PHILADELPHIA (CBS) — It’s Eagles players like you’ve never seen them before. Five offensive linemen dropped their uniforms to pose nude for ESPN The Magazine’s Body Issue.
Some look at the magazine issue as empowering to all men, not just athletes.READ MORE: Thieves Steal ATM From West Philadelphia Laundromat
According to Lane Johnson, it was his idea to grace the Body Issue, and he was tasked with recruiting four of his linemates.
The idea was to celebrate camaraderie and break any stigmas about the “O-line body.”
Under the jerseys and the pads are the bodies that brought the region their first Super Bowl. And some of those bodies are now on full display.
Five members of the Eagles’ offensive line showed off their championship builds, leaving little to the imagination.
The spread includes Johnson, Jason Kelce, Brandon Brooks, Halapoulivaati Vaitai and Isaac Seumalo.
In the issue Johnson told ESPN “there’s a whole stigma behind the O-line body, but as you can see, some of these guys are pretty well-built, strong guys. I just wanted to put that out there and see how it settles.”READ MORE: A Behind-The-Scenes Look At Longwood Gardens' $250 Million Expansion Project That Gets Underway Today
There has been an effort to tackle the stigma of certain body types in recent years, but mostly as it pertains to women. Plus-sized models like Ashley Graham and Hunter McGrady have risen to fame in celebration of the body positivity movement.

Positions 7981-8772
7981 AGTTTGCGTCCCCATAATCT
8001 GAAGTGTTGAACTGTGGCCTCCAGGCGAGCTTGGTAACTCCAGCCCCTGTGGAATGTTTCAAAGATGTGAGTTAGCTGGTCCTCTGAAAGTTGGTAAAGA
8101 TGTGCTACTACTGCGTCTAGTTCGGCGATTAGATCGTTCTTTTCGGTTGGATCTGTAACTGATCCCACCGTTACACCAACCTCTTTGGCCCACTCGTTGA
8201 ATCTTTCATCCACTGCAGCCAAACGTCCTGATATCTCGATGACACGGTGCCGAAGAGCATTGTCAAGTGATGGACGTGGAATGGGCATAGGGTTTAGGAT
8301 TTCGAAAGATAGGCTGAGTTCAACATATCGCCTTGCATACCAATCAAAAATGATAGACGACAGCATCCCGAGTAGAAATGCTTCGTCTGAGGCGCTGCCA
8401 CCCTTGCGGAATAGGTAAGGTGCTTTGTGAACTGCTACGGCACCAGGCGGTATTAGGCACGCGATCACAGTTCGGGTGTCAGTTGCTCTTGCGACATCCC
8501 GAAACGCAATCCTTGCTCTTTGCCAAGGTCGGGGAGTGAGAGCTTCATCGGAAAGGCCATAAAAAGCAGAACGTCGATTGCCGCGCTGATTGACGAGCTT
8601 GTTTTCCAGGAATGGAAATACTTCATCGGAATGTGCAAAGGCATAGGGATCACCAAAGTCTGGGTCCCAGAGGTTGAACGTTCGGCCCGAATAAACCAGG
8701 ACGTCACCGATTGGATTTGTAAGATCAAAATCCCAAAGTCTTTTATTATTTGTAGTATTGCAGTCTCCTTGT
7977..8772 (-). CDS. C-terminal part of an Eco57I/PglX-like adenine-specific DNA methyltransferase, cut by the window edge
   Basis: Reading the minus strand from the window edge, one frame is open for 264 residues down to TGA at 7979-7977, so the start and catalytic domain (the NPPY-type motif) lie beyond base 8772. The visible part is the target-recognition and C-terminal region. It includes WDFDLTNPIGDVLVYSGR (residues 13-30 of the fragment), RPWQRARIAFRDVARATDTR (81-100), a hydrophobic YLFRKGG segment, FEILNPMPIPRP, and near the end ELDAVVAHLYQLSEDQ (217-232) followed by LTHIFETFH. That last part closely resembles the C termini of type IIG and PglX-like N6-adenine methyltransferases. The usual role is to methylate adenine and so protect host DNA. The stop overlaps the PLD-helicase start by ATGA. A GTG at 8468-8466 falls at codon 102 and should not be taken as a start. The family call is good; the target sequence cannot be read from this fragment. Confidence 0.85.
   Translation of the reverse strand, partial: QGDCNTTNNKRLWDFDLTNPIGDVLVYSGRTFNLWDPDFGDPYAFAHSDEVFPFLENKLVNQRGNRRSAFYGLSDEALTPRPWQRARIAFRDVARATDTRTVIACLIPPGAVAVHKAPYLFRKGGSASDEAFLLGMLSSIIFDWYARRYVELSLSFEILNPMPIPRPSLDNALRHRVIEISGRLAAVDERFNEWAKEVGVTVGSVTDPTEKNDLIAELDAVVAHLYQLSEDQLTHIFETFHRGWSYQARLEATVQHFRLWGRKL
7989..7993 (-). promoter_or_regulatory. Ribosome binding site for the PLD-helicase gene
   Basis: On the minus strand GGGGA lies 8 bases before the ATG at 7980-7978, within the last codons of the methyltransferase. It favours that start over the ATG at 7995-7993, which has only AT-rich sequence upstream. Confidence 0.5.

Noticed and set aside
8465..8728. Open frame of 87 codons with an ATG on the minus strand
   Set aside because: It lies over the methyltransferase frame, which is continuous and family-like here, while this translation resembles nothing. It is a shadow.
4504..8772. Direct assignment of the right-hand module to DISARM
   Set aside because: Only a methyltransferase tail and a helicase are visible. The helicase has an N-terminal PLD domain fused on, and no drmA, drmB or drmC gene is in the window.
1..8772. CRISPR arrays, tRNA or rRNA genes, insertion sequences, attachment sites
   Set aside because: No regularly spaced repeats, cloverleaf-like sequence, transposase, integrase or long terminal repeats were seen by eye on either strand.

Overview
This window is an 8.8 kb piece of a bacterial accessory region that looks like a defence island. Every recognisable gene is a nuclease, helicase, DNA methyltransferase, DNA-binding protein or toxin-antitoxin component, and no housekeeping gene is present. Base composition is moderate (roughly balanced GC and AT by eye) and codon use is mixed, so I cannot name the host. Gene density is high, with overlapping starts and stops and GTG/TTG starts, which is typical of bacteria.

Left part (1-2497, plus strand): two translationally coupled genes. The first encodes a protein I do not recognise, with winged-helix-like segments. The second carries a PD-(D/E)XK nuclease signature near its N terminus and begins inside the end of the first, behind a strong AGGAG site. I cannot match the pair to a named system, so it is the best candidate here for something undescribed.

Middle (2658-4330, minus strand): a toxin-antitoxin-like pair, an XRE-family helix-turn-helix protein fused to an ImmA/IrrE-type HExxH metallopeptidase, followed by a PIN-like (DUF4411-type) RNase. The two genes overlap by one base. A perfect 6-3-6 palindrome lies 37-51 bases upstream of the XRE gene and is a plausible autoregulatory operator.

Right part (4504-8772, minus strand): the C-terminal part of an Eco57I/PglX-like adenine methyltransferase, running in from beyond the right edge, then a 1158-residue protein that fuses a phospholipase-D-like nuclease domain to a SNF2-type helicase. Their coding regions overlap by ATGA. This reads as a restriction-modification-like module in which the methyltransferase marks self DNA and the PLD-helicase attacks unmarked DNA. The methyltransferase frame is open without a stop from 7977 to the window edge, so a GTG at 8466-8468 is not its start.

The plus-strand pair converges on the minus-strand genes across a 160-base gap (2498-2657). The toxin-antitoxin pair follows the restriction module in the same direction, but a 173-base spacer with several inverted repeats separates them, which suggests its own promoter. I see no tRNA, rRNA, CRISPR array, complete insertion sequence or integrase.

“Traditionally, men haven’t been permitted to speak out about their own body image,” clinical psychologist Dr. Valerie Braunstein said.
Braunstein says men too can benefit from seeing images that show a broad range of body types.
“If the athletes come out and say ‘we feel good in our own bodies and our bodies are how they are’ and lay them out there, that could be a positive role model,” she said.
“You don’t need the whole six pack and muscles,” one woman said.
In terms of advertising, there is a rising movement for brawn models, which celebrate full-bodied men.
“Honestly, I never thought about it too much. I’m just comfortable with how I look so I don’t know,” one man said.MORE NEWS: Philadelphia School District, Teacher's Union To Hold News Conference About Return To In-Person Learning, Sources Say
Some might argue that women have received more pressure from society to look a certain way. But feeling comfortable enough to bare it all is something everyone deserves to feel.